April 21

GUEST CURATOR: Samantha Surowiec

What was advertised in a colonial American newspaper 250 years ago today?

New-London Gazette (April 21, 1769).

“JUST IMPORTED … from Charlestown, South Carolina … INDICO.”

Indigo was used as a dye to create vibrant blues and some greens. Although this indigo from Charleston was sold in Connecticut, in an article on South Carolina indigo and its role in the European textile industry R.C. Nash points out that plantation owners preferred to sell their indigo in London rather than in the colonies.[1] During the mid to late eighteenth century, South Carolina indigo made up 25 percent of the product being traded in the Atlantic. The colony first began producing the dye after its rice industry started to fail following the Seven Years War. According to Nash, they quickly gained a foothold in the British market as textile industries in Great Britain grew.[2] Scholars have found that South Carolina indigo was actually of much poorer quality than its competitors from French and Spanish colonies, but it continued to dominate the market because of how cheap it was. As indigo production became more popular, those plantations that produced both rice and indigo began to acquire more and more slaves, eventually coming to own 30 percent more slaves than those that only sold rice or indigo.[3] By producing both rice and indigo, South Carolina plantation owners adapted to and shaped the changing Atlantic trade economy.

**********

ADDITIONAL COMMENTARY: Carl Robert Keyes

With the exception of a short verse in the “Poets Corner” in the first column, advertisements filled the entire final page of the April 21, 1769, edition of the New-London Gazette. Some of those notices marketed commodities, such as “CHOICE Indian Corn, and INDICO,” “SALTS OF LYE,” and “Linseed Oil.” Others offered services, such as “WEBB’S Passage-Boat” that “Continues to ply between New-London and Sterling, as usual.” One offered a reward for the return of an apprentice who ran away from his master. Another reported that twenty-eight hogsheads of rum had been stolen from Nathaniel Shaw’s store and offered a reward for information about the culprits. Several legal notices appeared among these various advertisements, as did an advertisement for a book recently published and for sale by the printer. No classification system aided readers in navigating these advertisements. The compositor arranged them according to where they fit on the page, not by their contents or purpose.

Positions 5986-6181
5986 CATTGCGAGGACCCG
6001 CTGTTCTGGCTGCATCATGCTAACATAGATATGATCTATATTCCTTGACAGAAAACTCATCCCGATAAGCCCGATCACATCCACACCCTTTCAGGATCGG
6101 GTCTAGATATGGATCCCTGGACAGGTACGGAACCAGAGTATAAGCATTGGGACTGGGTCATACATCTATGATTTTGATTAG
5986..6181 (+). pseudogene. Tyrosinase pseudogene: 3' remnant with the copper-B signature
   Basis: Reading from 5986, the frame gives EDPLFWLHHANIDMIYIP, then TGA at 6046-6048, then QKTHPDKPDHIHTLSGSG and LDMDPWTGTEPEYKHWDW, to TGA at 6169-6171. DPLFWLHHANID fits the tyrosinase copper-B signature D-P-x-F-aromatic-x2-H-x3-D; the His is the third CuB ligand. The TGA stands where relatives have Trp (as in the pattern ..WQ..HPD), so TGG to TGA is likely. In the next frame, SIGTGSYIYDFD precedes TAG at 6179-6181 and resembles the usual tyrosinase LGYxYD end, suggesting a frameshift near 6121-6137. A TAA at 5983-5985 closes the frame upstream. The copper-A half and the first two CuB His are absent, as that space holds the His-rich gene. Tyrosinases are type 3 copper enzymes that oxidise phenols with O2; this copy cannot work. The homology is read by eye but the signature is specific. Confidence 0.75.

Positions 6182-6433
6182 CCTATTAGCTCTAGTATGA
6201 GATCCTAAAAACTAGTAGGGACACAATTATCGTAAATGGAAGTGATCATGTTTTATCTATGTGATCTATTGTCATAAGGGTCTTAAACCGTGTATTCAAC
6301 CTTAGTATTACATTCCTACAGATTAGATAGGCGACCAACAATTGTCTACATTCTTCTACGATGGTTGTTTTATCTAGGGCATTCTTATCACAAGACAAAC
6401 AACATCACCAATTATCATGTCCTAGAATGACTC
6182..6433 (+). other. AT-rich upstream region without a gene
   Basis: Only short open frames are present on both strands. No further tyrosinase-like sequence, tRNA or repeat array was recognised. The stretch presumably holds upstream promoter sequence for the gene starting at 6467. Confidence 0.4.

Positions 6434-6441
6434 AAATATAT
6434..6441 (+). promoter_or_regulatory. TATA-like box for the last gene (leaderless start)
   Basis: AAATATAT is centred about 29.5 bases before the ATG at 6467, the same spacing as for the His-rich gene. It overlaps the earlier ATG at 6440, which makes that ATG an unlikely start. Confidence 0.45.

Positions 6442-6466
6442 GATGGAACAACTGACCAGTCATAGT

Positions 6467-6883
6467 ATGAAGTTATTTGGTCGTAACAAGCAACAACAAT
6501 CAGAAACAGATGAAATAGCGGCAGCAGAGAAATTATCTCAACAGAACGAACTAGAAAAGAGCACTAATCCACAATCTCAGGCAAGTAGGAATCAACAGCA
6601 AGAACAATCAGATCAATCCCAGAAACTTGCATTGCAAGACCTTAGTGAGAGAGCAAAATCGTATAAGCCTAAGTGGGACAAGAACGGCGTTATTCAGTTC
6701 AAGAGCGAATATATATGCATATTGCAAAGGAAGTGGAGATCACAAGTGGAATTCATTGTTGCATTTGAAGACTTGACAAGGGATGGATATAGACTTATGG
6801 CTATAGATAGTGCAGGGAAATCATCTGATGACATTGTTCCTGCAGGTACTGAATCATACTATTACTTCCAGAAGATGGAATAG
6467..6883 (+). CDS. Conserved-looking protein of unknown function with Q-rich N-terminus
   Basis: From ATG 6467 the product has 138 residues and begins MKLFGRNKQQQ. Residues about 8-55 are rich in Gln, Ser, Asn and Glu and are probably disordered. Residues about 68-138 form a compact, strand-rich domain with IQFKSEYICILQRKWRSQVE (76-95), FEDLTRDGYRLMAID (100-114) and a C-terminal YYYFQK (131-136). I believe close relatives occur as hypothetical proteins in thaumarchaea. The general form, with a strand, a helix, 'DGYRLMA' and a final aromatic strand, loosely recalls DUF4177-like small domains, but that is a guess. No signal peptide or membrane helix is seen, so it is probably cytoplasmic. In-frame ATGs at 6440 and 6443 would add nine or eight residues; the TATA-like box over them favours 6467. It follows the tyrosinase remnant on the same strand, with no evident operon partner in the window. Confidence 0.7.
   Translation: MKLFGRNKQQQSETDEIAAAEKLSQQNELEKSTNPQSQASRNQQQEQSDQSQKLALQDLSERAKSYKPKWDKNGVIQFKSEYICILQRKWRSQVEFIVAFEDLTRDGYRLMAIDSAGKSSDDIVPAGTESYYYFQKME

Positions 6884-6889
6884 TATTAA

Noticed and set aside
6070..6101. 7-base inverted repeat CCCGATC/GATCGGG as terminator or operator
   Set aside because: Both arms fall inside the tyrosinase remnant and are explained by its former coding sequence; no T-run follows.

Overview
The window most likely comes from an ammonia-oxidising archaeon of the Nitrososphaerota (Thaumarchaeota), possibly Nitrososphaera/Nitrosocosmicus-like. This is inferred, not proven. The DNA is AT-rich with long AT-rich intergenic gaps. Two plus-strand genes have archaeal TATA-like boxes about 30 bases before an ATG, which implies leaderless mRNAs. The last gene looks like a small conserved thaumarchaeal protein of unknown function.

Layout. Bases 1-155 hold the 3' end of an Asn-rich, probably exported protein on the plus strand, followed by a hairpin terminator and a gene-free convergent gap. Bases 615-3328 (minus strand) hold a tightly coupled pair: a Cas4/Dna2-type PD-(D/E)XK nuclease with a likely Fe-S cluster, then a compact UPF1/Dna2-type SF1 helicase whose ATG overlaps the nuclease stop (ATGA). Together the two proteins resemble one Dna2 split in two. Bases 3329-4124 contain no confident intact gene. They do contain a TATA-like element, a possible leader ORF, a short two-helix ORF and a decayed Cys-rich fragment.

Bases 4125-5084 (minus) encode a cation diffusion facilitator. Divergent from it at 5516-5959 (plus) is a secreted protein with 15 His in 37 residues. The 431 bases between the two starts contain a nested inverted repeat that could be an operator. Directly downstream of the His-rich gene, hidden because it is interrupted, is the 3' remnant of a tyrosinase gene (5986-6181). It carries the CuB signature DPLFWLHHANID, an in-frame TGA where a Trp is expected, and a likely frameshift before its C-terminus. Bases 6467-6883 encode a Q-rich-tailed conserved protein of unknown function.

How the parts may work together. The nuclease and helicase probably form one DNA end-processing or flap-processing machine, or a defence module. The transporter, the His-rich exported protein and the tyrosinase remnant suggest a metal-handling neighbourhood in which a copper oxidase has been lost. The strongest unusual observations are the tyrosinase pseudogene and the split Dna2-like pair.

The compositor did not, however, leave readers completely to their own devices. The advertisement for “CHOICE Indian Corn, and INDICO,” immediately below the “Poets Corner” bore the title “ADVERTISEMENTS,” presumably to inform readers that only advertisements appeared throughout the remainder of that issue. Even the placement of that headline did not signal a strict classification system. A paid notice appeared on the previous page. In other issues of the New-London Gazette, the “ADVERTISEMENTS” headline also appeared immediately below “Poets Corner” on the final page, even though numerous advertisements ran on the previous page. Such was the case a week earlier in the April 14 edition; the third featured page half a dozen paid notices before readers encountered the “ADVERTISEMENTS” headline on the fourth page. Advertisements appeared immediately after the shipping news form the customs house, a visual marker just as reliable for indicating the placement of paid notices as the “ADVERTISEMENTS” headline.

The first advertisement in the final column on the last page of the April 21 edition included an additional headline: “NEW ADVERTISEMENT.” All the others on the page, including those underneath it, ran in one or more previous issues. This headline likely aided readers in identifying new content if they skimmed the paid notices quickly. It was the closest the newspaper came to using a classification system for paid notices, though this classification was not based on the contents of advertisements.

**********

[1] R.C. Nash, “South Carolina Indigo, European Textiles, and the British Atlantic Economy in the Eighteenth Century,” Economic History Review 63, no. 2 (May 2010): 386.

[2] Nash, “South Carolina Indigo,” 363-4.

[3] Nash, “South Carolina Indigo,” 379.

June 20

What was advertised in a colonial American newspaper 250 years ago today?

Jun 20 - 6:20:1767 Providence Gazette
Providence Gazette (June 20, 1767).

“For further Particulars inquire of EDWARD SPALDING, in Providence.”

Edward Spalding (sometimes Spauldin in other advertisements) had two purposes when he took an advertisement in the Providence Gazette in the spring of 1767. First, he wished to sell a farm in Coventry. As long as he was purchasing space in the newspaper, he also opted to promote his business. He reminded readers that he “still carries on the Business of cleaning and repairing CLOCKS and WATCHES” at his shop across the street from the printing office. In the past, Spalding advertised fairly regularly. He was one of the first advertisers to insert commercial notices in the Providence Gazette when it resumed publication the previous year. He must have considered it a good return on his investment since he decided to include commercial marketing at the end of his notice concerning real estate.